The bedridden 22-year-old had never heard of the disease, but its description made her other problems – man trouble, money trouble and raising a toddler by herself – pale in comparison. “The doctors more or less said I probably had a month to live,” she recounted this week after arranging for a lawyer to update her will. “Now it’s almost 10 years later. I’m still kicking.”
But her status has worsened since her doctor, Hamilton internist Clive Davis, weaned her off all but one medication.
When she was diagnosed, Dr. Davis saw what he describes as a “dramatic improvement” in her condition when she began taking Flolan, the popular PAH drug that helps to open constricted blood vessels. A sensitive compound, it must be kept cool and is administered by a constant intravenous drip that requires patients to carry around a Walkman-sized pump along with a cassette of medication and an ice pack.
Flolan is also expensive – a year’s supply can cost around $100,000 a person. But Ms. Cameron was granted coverage under Ontario’s Exceptional Access Program (EAP) and saw her disease status reduced from most serious to most manageable.
“I was doing very, very well. I was actually feeling normal,” she recalled. “I was able to go swimming with my daughter, ice skating … things that normal parents would do.”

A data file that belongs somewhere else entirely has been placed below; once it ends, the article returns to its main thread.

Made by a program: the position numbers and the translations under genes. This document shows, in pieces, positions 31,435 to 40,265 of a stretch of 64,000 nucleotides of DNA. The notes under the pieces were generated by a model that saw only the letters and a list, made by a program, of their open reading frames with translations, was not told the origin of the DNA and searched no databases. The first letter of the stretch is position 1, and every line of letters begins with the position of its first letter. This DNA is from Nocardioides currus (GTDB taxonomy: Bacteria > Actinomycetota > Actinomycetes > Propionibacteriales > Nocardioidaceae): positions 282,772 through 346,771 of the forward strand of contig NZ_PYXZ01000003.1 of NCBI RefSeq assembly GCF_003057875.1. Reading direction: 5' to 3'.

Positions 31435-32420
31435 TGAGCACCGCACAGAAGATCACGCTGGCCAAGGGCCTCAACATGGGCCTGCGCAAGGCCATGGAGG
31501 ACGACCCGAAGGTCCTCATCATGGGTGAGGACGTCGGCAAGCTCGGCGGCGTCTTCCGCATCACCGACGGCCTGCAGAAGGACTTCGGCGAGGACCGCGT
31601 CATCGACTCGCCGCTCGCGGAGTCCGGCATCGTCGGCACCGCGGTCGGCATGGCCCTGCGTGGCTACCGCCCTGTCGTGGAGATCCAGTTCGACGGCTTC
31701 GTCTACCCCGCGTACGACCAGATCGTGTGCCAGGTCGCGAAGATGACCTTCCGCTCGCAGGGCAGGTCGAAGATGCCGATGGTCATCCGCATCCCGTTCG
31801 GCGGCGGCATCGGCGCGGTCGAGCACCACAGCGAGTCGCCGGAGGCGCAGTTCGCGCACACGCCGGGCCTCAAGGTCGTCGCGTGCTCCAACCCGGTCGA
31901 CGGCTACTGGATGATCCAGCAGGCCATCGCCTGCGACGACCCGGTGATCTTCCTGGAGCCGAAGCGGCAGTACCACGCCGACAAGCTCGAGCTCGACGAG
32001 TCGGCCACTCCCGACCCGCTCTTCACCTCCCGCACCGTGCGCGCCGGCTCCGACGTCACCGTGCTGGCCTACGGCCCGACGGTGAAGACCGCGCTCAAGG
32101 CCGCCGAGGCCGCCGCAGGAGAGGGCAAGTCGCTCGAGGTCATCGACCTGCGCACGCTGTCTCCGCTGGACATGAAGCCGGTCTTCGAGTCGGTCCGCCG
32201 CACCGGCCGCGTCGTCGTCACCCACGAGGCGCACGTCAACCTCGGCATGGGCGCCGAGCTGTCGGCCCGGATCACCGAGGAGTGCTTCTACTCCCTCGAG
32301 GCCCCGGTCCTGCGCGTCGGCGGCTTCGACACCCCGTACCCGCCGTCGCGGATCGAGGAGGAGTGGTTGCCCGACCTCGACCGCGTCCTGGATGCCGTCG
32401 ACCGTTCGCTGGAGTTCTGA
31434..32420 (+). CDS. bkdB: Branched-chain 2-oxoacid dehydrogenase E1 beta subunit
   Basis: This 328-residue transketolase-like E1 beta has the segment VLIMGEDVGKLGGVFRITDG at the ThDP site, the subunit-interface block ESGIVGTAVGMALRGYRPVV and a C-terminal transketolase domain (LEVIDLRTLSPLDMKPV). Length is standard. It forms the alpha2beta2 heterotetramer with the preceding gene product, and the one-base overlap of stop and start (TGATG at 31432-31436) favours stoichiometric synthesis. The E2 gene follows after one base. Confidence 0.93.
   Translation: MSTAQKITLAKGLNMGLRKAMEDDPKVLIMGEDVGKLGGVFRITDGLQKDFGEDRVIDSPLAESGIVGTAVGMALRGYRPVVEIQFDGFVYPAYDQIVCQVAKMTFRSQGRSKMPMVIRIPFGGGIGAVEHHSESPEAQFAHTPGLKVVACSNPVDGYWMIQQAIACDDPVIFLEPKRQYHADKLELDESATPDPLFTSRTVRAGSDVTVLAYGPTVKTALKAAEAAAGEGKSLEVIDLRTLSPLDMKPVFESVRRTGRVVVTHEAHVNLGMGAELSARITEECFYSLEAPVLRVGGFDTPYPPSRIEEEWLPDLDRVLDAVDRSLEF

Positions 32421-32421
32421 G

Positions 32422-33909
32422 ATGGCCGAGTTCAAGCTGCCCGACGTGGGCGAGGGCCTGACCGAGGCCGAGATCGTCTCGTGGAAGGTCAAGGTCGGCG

After about four years, though, her body began to reject the IVs, a common problem. Dr. Davis switched her to a tandem of two oral medications: Bosentan, which can aid blood flow to the lungs, and Sildenafil, which expands blood vessels (a blue pill known as Viagra when used to treat erectile dysfunction).
Compared with Flolan, this combo was “less than perfect,” Dr. Davis said, “but still significantly better than nothing.”
The official in charge of provincial drug funding says none of this should have happened. Helen Stevenson is the deputy minister of Health and Long-Term Care in charge of EAP, which is open to people of limited means. This includes most PAH patients, who are often on social assistance because they are too ill to work.
EAP covers five of the six medications currently used in Ontario to treat PAH, but Ms. Stevenson says policy has never been to underwrite more than one of them.
Because “there’s a lack of published evidence around the use of combination therapy,” she explained, “… we have not been funding” it.
The practice was approved in the past by accident, she added, likely because doctors were exploiting a loophole in the process. It was only this year that her case reviewers realized that many doctors applying to have funding for one PAH drug weren’t disclosing the fact that a patient was already taking something else.
Halting the payments sparked a litany of complaints, so Ms. Stevenson struck a special subcommittee to study the situation in detail. Patients currently in need of the therapy feel they can’t wait.
‘I WAS DYING’
Cindy Waters-Goodman says she is evidence that combination therapy works. “I am living proof,” said the 39-year-old mother of two, as she restocked her Flolan cassette in the living room of her townhouse in Holland Landing, north of Toronto.
Diagnosed two years ago, she found that one oral medication and then two seemed no match for her disease. “I felt I was dying,” she said. “The distance from my bathroom upstairs to my bed is maybe four feet. I couldn’t do that without having someone help me. … I was fainting all the time.”